I have now been living and studying here in Monterrey, Mexico, for almost four months. It is an absolute dream! In order to be able to understand my enthusiasm in rudiments, I would like to briefly describe the circumstances, which is why I am doing so well here.
First and foremost is the great hospitality of all Mexicans I have met without exception. It is not just the fact that, tall and white, that I appear as a European stereotype that brings me this favor. Clearly, it’s just the nature of the Mexican to be hospitable. So the decision to go with a host family was absolutely right. Here I get valuable tips about the country and its people, as well as the entire range of cultures: from language to Mexican cuisine to family celebrations. Really great and I’m just “in”! According to liuxers, UR stands for Universidad Regiomontana.
A circle of friends was formed within a few days and it is growing steadily, if you will. So it is also relatively normal among Mexicans to make their house available for the farewell party, I celebrate with two friends, for about 300 people. Thanks to the exchange rate, the DJ costs around € 30.
But on purpose I would like to focus on the security situation of Monterrey – I could talk enthusiastically about the country, the beaches, the people, the food, etc.
I can understand the concern, because I have dealt with it too, because I heard a lot. The best example is the casino that was robbed a few years ago and where, I write from memory, around 30 people died. That is correct and certainly cannot be played down. BUT: Monterrey is a big city that can be compared with the population of Berlin. That also explains the cultural diversity herewhich I would like to emphasize on the side. In my opinion, every big city has to contend with the reputation of insecurity. With Monterrey there is also the fact that the neighboring cities are unknown to the world. So if something happens there, yes, it does, then it is said in the media that it happened in Monterrey, which makes it easier for the listener to categorize. The suburbs here are also dangerous, which is why I’m not staying there. What should I do there too?
In Monterrey, however, there are really a lot of police around. Police patrols here every night and every day, keeping the city safe. After almost four months now, I don’t know from any of my Mexican friends that anything has happened in recent years. The drug cartels have withdrawn to the suburbs and the city, where the university, parties, friends and everything else are, is not affected. There are security guards everywhere.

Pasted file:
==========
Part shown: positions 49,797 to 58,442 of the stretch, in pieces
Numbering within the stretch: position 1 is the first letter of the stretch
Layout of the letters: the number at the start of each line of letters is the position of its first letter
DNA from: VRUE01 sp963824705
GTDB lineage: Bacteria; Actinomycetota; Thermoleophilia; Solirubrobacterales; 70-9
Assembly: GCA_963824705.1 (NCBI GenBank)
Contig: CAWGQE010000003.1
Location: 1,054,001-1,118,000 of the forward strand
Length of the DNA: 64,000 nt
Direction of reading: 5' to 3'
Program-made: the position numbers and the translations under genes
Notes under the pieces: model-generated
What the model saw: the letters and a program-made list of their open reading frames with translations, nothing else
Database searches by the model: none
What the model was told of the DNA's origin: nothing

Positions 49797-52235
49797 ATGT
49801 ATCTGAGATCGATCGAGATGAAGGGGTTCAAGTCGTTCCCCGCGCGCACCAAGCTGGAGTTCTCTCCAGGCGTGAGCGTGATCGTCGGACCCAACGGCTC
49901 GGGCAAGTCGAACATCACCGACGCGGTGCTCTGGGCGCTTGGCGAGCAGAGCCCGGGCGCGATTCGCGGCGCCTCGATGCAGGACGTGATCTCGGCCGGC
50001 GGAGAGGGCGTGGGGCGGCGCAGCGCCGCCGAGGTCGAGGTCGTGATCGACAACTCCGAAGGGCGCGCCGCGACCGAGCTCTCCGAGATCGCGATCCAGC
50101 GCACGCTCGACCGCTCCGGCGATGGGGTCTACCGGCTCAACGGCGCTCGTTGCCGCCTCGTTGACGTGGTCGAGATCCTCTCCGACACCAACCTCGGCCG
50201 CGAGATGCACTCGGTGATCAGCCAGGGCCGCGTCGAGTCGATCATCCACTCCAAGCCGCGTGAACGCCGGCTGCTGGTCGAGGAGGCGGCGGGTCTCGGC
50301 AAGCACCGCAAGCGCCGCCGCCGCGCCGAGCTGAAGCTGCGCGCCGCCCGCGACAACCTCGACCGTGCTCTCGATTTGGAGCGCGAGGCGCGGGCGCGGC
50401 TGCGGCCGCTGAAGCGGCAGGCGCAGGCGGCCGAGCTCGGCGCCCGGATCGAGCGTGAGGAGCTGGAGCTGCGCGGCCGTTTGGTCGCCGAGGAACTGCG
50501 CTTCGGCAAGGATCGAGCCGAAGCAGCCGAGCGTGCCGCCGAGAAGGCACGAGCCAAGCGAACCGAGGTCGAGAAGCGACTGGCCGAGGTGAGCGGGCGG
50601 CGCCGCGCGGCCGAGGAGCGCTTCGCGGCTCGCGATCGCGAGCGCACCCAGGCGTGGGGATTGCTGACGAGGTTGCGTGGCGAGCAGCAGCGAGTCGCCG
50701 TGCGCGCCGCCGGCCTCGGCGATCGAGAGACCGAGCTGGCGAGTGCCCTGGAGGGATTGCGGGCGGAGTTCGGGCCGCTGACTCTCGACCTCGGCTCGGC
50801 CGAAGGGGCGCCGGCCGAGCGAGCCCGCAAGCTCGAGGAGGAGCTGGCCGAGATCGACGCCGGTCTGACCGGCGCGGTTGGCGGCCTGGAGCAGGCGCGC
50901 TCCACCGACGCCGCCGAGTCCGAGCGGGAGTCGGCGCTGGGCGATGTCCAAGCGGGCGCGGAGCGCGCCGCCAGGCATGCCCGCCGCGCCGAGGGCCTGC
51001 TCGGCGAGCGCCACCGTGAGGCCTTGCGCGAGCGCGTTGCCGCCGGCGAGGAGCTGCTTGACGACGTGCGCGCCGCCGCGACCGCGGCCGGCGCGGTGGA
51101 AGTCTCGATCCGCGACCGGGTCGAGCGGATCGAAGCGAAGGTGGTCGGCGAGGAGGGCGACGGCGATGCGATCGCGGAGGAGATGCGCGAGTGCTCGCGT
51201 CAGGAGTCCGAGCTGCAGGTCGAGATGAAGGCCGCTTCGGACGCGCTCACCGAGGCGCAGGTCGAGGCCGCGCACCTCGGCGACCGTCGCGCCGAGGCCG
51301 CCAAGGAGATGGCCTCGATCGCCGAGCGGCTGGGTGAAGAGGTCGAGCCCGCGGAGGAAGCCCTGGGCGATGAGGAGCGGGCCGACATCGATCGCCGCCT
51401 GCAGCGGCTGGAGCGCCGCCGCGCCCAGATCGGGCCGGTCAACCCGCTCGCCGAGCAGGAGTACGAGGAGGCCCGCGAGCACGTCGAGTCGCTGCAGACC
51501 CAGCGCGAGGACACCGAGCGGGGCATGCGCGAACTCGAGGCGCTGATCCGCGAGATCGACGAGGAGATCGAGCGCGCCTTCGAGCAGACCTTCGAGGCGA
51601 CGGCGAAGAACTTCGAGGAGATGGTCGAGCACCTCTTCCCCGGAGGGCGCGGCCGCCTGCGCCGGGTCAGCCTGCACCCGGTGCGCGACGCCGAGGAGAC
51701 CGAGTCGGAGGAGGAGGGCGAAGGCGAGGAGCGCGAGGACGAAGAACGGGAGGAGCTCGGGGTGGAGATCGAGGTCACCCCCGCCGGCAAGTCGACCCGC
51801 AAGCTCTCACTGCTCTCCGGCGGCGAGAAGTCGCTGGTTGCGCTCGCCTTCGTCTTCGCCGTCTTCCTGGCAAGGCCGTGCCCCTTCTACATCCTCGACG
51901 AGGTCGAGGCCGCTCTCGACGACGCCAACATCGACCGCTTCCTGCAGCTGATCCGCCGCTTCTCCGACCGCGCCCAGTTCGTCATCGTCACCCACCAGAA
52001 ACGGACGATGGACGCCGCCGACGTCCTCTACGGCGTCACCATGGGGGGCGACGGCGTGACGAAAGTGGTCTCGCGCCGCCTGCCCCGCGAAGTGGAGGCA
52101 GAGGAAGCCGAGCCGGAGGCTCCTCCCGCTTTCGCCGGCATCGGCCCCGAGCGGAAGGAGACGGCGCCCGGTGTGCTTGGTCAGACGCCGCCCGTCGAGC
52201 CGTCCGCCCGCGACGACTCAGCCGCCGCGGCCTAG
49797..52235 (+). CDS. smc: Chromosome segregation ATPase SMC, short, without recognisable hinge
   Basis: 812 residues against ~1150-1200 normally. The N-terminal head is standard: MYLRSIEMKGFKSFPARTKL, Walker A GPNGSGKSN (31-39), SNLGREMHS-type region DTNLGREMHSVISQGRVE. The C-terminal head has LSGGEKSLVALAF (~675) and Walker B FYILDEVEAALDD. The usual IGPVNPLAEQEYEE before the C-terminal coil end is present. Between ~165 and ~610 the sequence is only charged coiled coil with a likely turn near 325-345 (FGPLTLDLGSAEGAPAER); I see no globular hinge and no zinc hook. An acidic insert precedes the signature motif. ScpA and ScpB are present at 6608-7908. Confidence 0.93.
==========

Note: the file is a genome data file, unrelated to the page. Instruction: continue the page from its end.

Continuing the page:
If you stick to a few basic rules, nothing will happen to you here. And these basic rules are easy to follow. Not buying drugs, calling cabs at night instead of hailing them in the street and not walking through the suburbs alone is not too difficult to obey.
Now of course I write as a guy. But my European friends hardly have to pay more attention than this. At night you drive with ordered taxis. Contrary to the doubt that this is insanely expensive in the long run, I have to reply that the kilometer costs 20 cents and the taxi drivers charge a flat rate of 100 pesos for longer distances at night, i. e. around 6 euros. That should be worth the security, especially since the easiest and fastest way to get home is by taxi.
I’ve been talking about safety for so long now. For me, but everyone should think about that for themselves, the pro side is simply decisive. I had my first sunburn at the beginning of January, the Mexicans are even friendlier than the Dutch, they celebrate three to four days a week and hardly spend more than € 20 including transport, Mexico is incredibly diverse and a striking contrast to Germany and That is to say, no more unsafe than many other Latin American countries, such as Venezuela, Colombia or Brazil. There are far more deaths per inhabitant in Sao Paolo than in Mexico. By the way, right at the top is Detroit, USA, an industrial state. . I would, and I am risk-averse, really not want to live there.